Research universities and skilled talent spawn innovative business 'clusters.'
Scientists from many disciplines come together to study obesity at Orlando’s Burnham Institute for Medical Research. Teresa Leone, above, is the lab manager at Burnham. [Photo: Jeffrey Camp]
“Medical city” takes shape: The first anchor tenants have started moving into the planned “medical city” in the 7,000-acre Lake Nona development in southeast Orlando, creating an influx of high-wage jobs:
- Burnham Institute for Medical Research, which opened in May, eventually will employ more than 300 people with $27.8 million in annual salaries and benefits.
- The University of Central Florida College of Medicine, where the first class of 40 students started classes in August 2009, will employ 350 with $40.6 million in annual salaries and benefits.
- The Orlando Veterans Affairs Medical Center plans to add 1,170 jobs when it opens in 2012, eventually ramping up to 2,100 and paying $262 million in salaries and benefits.
- Lake Nona’s largest project — a Nemours Children’s Hospital set to open in 2012 — is expected to create almost 5,100 jobs paying $166 million in wages in its construction phase alone. In its first two years after opening, Nemours will create a projected 1,900 hospital jobs paying $109 million in annual wages, eventually building its staff to 2,600.
Getting to know you: In an innovative marketing campaign using a variety of social media, the Metro Orlando Economic Development Commission features business leaders, elected officials and residents touting what they like about living and working in central Florida. As part of the “Orlando Works” initiative, Twitter enthusiasts share their favorite things about the region in 140-character descriptions (@OrlandoWorks); businesses post information about their companies on YouTube (www.youtube.com/orlandoworks) and Flickr (Orlando Works group page); and Facebook pages from the Metro Orlando EDC, Film Orlando and bioOrlando provide additional information.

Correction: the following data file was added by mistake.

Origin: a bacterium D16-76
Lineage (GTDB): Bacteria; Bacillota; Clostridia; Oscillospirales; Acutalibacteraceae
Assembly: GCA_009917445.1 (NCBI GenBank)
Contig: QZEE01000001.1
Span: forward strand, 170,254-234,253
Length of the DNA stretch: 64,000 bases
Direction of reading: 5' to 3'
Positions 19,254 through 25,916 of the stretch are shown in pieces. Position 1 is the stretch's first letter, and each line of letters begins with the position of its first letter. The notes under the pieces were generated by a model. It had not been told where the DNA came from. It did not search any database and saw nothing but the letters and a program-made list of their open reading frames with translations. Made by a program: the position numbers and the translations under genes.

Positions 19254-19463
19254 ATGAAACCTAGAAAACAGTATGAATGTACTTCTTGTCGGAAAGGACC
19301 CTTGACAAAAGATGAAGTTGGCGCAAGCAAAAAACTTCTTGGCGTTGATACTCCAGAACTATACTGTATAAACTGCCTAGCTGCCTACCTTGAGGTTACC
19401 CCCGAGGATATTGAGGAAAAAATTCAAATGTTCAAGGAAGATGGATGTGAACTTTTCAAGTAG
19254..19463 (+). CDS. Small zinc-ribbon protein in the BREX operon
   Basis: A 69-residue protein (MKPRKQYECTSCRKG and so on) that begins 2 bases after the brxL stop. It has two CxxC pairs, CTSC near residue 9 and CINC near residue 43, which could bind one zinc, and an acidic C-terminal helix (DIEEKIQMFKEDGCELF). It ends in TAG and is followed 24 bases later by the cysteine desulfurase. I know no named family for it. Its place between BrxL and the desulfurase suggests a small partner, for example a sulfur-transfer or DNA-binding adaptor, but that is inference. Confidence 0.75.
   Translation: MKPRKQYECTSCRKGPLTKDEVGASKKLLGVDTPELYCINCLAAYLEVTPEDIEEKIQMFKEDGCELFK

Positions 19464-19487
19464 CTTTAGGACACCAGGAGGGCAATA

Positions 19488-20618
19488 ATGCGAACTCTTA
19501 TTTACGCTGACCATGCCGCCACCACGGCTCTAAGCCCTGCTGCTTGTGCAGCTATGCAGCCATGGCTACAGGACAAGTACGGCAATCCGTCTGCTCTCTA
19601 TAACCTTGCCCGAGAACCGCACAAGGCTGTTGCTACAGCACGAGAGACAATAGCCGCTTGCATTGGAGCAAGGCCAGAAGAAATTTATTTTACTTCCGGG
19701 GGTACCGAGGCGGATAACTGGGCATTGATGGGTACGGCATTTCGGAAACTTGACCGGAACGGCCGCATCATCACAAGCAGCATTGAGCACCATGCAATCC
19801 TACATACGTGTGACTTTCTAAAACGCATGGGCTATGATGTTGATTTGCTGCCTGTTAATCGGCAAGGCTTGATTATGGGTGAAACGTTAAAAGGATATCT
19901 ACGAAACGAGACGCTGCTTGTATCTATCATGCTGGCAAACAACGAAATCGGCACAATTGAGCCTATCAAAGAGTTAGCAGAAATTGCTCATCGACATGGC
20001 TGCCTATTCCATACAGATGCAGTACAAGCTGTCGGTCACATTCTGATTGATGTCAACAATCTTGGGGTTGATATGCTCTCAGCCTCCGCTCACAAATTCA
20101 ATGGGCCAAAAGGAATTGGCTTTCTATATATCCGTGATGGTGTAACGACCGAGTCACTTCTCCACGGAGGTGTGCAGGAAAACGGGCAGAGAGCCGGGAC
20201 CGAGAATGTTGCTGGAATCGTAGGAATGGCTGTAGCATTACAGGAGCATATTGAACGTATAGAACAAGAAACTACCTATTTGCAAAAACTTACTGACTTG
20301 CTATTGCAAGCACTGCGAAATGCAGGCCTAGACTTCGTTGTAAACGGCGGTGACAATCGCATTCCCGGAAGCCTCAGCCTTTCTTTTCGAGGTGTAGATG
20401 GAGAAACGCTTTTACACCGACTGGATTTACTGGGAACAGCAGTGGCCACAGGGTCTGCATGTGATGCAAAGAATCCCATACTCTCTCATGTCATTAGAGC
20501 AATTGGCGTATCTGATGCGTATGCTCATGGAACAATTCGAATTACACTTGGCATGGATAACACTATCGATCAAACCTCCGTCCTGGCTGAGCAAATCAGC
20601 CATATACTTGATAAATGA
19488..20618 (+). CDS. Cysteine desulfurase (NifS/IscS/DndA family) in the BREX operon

“We needed to expand because we’re growing so rapidly, and we chose Orlando because of the great people in the area.”
Right Location, Right Workforce
Bucking the nationwide negative trend in employment, Kaplan University has hired about 500 people to staff its new online student support center, which opened in April 2009 in east Orlando. The jobs include positions in finance, information technology and administration as well as admissions advisers, financial aid officers and counselors dedicated to assisting active-duty and veteran military students.
“We needed to expand because we’re growing so rapidly, and we chose Orlando because of the great people in the area,” says Valerie Bierman, executive director of admissions for Kaplan University’s Orlando student support center.
The private company, based in Davenport, Iowa, serves more than 58,000 students online and on its 10 campuses in the United States and Europe and is part of Kaplan Inc., a subsidiary of the Washington Post Company. In considering sites for expansion, Kaplan looked for an area with a vibrant business community that would both provide a qualified workforce and be a draw for relocated employees.
Its site in the Central Florida Research Park near the University of Central Florida is ideal, Bierman says, because Kaplan can hire local UCF graduates and others who already work in academics. It’s also close enough to allow for collaboration with Kaplan’s locations in south Florida. Bierman herself moved to Orlando from the Kaplan University’s Fort Lauderdale site.
“I decided I wanted part of that magic, so I decided to locate here as well,” she says. “We’re very pleased here.”